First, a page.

doi = "10.1186/s13059-019-1769-1",
language = "English",
volume = "20",
journal = "Genome Biology",
issn = "1465-6906",
publisher = "Springer Verlag",
number = "1",

}

A systematic assessment of current genome-scale metabolic reconstruction tools. / Mendoza, Sebastián N.; Olivier, Brett G.; Molenaar, Douwe; Teusink, Bas.

In: Genome Biology, Vol. 20, No. 1, 158, 07.08.2019.

Research output: Contribution to JournalArticleAcademicpeer-review

TY - JOUR

T1 - A systematic assessment of current genome-scale metabolic reconstruction tools

AU - Mendoza, Sebastián N.

AU - Olivier, Brett G.

AU - Molenaar, Douwe

AU - Teusink, Bas

PY - 2019/8/7

Y1 - 2019/8/7

N2 - Background: Several genome-scale metabolic reconstruction software platforms have been developed and are being continuously updated. These tools have been widely applied to reconstruct metabolic models for hundreds of microorganisms ranging from important human pathogens to species of industrial relevance. However, these platforms, as yet, have not been systematically evaluated with respect to software quality, best potential uses and intrinsic capacity to generate high-quality, genome-scale metabolic models. It is therefore unclear for potential users which tool best fits the purpose of their research. Results: In this work, we perform a systematic assessment of current genome-scale reconstruction software platforms. To meet our goal, we first define a list of features for assessing software quality related to genome-scale reconstruction. Subsequently, we use the feature list to evaluate the performance of each tool. To assess the similarity of the draft reconstructions to high-quality models, we compare each tool's output networks with that of the high-quality, manually curated, models of Lactobacillus plantarum and Bordetella pertussis, representatives of gram-positive and gram-negative bacteria, respectively. We additionally compare draft reconstructions with a model of Pseudomonas putida to further confirm our findings. We show that none of the tools outperforms the others in all the defined features. Conclusions: Model builders should carefully choose a tool (or combinations of tools) depending on the intended use of the metabolic model. They can use this benchmark study as a guide to select the best tool for their research. Finally, developers can also benefit from this evaluation by getting feedback to improve their software.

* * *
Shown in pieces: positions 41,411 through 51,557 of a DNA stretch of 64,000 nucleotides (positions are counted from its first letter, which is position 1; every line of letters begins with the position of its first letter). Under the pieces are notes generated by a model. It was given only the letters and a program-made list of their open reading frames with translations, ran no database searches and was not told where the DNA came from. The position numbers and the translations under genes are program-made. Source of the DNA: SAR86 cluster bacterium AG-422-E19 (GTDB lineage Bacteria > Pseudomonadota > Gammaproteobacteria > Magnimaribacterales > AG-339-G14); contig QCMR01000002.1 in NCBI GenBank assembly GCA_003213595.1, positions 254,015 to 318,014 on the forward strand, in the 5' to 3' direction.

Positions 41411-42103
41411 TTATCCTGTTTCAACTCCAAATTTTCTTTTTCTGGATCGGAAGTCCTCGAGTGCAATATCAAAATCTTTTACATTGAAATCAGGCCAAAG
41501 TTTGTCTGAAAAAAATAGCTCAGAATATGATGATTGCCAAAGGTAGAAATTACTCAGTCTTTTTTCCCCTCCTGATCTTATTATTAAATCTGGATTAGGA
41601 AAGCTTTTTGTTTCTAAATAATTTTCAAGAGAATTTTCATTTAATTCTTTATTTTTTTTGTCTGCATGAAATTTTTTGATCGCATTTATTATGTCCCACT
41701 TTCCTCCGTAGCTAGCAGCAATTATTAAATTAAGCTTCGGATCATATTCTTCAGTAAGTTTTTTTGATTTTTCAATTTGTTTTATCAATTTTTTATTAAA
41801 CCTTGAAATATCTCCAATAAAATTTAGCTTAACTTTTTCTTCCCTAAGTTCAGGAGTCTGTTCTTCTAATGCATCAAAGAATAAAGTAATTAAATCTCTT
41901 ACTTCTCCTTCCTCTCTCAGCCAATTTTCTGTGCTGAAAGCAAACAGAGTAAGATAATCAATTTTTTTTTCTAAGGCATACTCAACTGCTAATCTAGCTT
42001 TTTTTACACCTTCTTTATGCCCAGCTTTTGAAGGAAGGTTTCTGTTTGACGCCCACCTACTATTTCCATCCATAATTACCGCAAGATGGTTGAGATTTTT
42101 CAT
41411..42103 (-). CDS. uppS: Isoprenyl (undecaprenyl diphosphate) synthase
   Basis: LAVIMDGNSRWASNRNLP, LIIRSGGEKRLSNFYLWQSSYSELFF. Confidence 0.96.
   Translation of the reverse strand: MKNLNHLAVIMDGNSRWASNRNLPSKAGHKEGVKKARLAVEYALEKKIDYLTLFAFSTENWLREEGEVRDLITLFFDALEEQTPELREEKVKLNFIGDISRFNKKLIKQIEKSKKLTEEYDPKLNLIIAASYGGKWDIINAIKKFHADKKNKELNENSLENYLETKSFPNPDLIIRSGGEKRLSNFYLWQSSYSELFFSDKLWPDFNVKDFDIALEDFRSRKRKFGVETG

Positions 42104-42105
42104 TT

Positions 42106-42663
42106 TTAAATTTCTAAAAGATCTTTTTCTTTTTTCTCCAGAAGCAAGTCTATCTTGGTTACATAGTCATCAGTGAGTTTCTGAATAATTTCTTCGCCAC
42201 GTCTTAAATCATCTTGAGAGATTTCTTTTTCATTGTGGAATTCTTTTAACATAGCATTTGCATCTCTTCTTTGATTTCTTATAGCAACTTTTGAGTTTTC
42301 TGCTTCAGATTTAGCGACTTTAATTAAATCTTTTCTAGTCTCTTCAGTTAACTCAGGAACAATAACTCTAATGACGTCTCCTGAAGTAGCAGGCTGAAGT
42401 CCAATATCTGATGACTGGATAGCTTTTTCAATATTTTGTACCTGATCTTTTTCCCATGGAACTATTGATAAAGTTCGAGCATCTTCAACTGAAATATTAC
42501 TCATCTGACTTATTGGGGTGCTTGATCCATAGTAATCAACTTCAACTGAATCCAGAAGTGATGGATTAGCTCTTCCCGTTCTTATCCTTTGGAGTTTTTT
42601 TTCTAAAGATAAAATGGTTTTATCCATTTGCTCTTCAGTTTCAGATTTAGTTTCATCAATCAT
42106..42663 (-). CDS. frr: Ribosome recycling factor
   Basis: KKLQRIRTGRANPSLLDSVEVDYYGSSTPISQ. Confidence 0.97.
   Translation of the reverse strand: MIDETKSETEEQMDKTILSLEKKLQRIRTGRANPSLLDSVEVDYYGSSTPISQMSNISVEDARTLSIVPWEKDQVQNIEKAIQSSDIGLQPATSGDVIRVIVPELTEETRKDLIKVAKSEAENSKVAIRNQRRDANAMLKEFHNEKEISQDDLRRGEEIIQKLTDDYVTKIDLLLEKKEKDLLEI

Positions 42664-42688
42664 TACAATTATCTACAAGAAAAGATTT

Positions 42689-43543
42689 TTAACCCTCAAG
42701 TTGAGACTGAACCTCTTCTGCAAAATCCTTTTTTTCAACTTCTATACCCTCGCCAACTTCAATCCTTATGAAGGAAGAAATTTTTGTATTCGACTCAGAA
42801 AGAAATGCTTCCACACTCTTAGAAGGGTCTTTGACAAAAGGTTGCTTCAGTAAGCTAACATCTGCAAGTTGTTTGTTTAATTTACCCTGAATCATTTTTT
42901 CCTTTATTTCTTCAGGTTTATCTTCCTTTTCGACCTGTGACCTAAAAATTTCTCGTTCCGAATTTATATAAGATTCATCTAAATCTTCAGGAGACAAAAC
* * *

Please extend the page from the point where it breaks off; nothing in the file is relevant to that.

AB - Background: Several genome-scale metabolic reconstruction software platforms have been developed and are being continuously updated. These tools have been widely applied to reconstruct metabolic models for hundreds of microorganisms ranging from important human pathogens to species of industrial relevance. However, these platforms, as yet, have not been systematically evaluated with respect to software quality, best potential uses and intrinsic capacity to generate high-quality, genome-scale metabolic models. It is therefore unclear for potential users which tool best fits the purpose of their research. Results: In this work, we perform a systematic assessment of current genome-scale reconstruction software platforms. To meet our goal, we first define a list of features for assessing software quality related to genome-scale reconstruction. Subsequently, we use the feature list to evaluate the performance of each tool. To assess the similarity of the draft reconstructions to high-quality models, we compare each tool's output networks with that of the high-quality, manually curated, models of Lactobacillus plantarum and Bordetella pertussis, representatives of gram-positive and gram-negative bacteria, respectively. We additionally compare draft reconstructions with a model of Pseudomonas putida to further confirm our findings. We show that none of the tools outperforms the others in all the defined features. Conclusions: Model builders should carefully choose a tool (or combinations of tools) depending on the intended use of the metabolic model. They can use this benchmark study as a guide to select the best tool for their research. Finally, developers can also benefit from this evaluation by getting feedback to improve their software.

KW - Bordetella pertussis

KW - Genome-scale metabolic models

KW - Genome-scale metabolic reconstruction

KW - Lactobacillus plantarum

KW - Pseudomonas putida

KW - Systematic evaluation

UR - http://www.scopus.com/inward/record.url?scp=85072052116&partnerID=8YFLogxK

UR - http://www.scopus.com/inward/citedby.url?scp=85072052116&partnerID=8YFLogxK

U2 - 10.1186/s13059-019-1769-1

DO - 10.1186/s13059-019-1769-1

M3 - Article

VL - 20

JO - Genome Biology

JF - Genome Biology

SN - 1465-6906

IS - 1

M1 - 158

ER -